How about this?
ParkingTicket.com [is] the first Internet company to help drivers contest parking tickets online…”It’s such a unique concept — fighting tickets for you,” says Austin, for whom the service was a godsend, given that she averages 5 to 10 parking tickets a year. “Some of these tickets are unfounded and you start getting a little mad every time you write a check to the city.”
On the ParkingTicket.com Web site, clients who get tickets in the District, New York or San Francisco are guided through 30 to 50 questions about the circumstances of their tickets — whether the meter was broken, what the parking sign said, did they have a medical emergency, etc. They transfer details from the ticket to a look-alike online version. Then they key in their credit-card data to pay for the service — if the ticket is dismissed. No dismissal, no charge.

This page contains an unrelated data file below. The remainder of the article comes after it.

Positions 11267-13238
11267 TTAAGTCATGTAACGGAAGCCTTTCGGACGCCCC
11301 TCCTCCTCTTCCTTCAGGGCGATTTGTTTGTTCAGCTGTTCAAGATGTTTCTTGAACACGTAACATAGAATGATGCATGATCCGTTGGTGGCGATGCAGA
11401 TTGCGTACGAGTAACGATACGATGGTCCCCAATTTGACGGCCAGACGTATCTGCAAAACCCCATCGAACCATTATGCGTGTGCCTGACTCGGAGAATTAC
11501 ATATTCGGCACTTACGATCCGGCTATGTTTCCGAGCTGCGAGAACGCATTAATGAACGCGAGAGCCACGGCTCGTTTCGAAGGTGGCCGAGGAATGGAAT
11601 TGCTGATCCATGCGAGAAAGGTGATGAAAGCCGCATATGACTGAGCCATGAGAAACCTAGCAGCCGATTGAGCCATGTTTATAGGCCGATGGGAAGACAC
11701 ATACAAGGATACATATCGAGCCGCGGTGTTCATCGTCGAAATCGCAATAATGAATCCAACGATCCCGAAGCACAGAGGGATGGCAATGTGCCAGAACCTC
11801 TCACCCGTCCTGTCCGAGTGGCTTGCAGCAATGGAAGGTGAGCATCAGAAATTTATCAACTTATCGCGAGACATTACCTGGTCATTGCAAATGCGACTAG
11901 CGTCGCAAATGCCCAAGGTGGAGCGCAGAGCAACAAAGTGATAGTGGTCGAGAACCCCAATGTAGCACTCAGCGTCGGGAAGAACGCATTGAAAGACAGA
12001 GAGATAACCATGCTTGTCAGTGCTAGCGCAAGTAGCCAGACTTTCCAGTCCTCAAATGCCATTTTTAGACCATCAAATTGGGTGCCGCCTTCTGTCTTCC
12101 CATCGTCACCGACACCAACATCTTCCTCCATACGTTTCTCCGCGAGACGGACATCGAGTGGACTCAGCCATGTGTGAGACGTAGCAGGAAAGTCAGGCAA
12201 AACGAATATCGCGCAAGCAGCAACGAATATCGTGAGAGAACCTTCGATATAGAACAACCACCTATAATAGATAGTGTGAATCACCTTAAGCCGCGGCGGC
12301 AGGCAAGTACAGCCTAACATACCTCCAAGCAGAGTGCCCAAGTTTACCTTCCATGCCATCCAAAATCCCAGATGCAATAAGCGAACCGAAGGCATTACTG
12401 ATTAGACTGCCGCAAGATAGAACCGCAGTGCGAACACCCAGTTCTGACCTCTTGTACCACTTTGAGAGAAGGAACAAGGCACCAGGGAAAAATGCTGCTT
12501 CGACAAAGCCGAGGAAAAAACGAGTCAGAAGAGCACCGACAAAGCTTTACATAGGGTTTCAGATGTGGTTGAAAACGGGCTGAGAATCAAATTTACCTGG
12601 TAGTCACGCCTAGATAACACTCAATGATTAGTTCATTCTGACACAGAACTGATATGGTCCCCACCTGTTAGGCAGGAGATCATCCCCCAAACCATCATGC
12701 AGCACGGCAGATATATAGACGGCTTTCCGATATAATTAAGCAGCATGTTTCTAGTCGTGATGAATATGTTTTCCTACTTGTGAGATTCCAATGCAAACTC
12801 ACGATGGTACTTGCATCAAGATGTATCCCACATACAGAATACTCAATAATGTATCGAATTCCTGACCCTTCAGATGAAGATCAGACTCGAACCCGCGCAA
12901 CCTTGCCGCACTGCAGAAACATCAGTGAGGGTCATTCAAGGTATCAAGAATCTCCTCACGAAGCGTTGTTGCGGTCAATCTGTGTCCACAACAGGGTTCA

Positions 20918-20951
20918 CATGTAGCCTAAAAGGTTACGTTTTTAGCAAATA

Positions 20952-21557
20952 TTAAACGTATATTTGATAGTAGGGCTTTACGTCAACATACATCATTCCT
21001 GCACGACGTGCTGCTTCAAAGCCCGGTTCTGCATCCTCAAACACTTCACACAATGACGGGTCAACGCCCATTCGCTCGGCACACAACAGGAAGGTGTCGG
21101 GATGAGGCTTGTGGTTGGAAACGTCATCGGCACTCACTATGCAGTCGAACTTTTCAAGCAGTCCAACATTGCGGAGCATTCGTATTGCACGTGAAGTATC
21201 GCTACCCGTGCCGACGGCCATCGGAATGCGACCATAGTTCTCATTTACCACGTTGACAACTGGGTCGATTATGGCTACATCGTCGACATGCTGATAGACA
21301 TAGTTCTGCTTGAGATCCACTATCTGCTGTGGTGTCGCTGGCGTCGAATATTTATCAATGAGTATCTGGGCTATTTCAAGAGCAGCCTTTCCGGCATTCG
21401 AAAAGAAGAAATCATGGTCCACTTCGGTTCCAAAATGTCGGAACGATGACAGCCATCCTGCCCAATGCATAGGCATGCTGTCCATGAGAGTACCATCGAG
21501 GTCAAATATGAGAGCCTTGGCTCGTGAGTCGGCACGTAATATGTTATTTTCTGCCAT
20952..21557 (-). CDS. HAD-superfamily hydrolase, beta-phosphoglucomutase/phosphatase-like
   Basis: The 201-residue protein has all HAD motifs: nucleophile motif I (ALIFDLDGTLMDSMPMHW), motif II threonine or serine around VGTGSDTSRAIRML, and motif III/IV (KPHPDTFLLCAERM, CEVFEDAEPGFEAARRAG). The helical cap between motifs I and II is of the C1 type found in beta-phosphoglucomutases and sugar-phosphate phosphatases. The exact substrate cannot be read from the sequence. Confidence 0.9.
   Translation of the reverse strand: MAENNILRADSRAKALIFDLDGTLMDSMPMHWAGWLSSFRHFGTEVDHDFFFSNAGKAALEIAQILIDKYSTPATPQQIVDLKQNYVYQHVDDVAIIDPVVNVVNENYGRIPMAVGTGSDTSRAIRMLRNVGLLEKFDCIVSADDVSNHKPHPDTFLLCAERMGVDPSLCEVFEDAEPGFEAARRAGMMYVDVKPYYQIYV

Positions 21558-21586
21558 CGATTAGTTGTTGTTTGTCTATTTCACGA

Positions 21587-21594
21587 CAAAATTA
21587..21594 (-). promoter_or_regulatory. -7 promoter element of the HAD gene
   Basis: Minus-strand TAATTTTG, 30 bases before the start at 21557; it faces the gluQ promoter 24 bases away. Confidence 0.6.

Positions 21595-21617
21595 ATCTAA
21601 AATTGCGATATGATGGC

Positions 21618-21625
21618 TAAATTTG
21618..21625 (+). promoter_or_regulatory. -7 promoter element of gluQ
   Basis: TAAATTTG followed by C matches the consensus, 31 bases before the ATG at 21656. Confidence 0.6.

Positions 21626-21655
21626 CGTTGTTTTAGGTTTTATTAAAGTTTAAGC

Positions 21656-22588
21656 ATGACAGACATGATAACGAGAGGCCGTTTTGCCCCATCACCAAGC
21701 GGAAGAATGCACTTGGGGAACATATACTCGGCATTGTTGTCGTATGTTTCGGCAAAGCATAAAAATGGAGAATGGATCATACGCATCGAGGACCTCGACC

ParkingTicket.com’s computers analyze the data in search of grounds for dismissal. If there are none, clients get an e-mail recommending that they pay the ticket promptly. It’s free advice. But if the computer finds a loophole, technicality or error, or a compelling reason to contest, the client is e-mailed a customized dismissal-request letter, with instructions on what proof to attach and where to mail it.
Because her car was disabled, Austin’s ticket was dismissed. ParkingTicket.com charged her half of what the ticket would’ve cost her — $25. Case closed.
The District of Columbia takes in more than $100 million in parking tickets each year, a major source of city revenue. The head of ParkingTicket.com claims that seventy to eighty percent of those tickets should be dismissed for technical or legal reasons.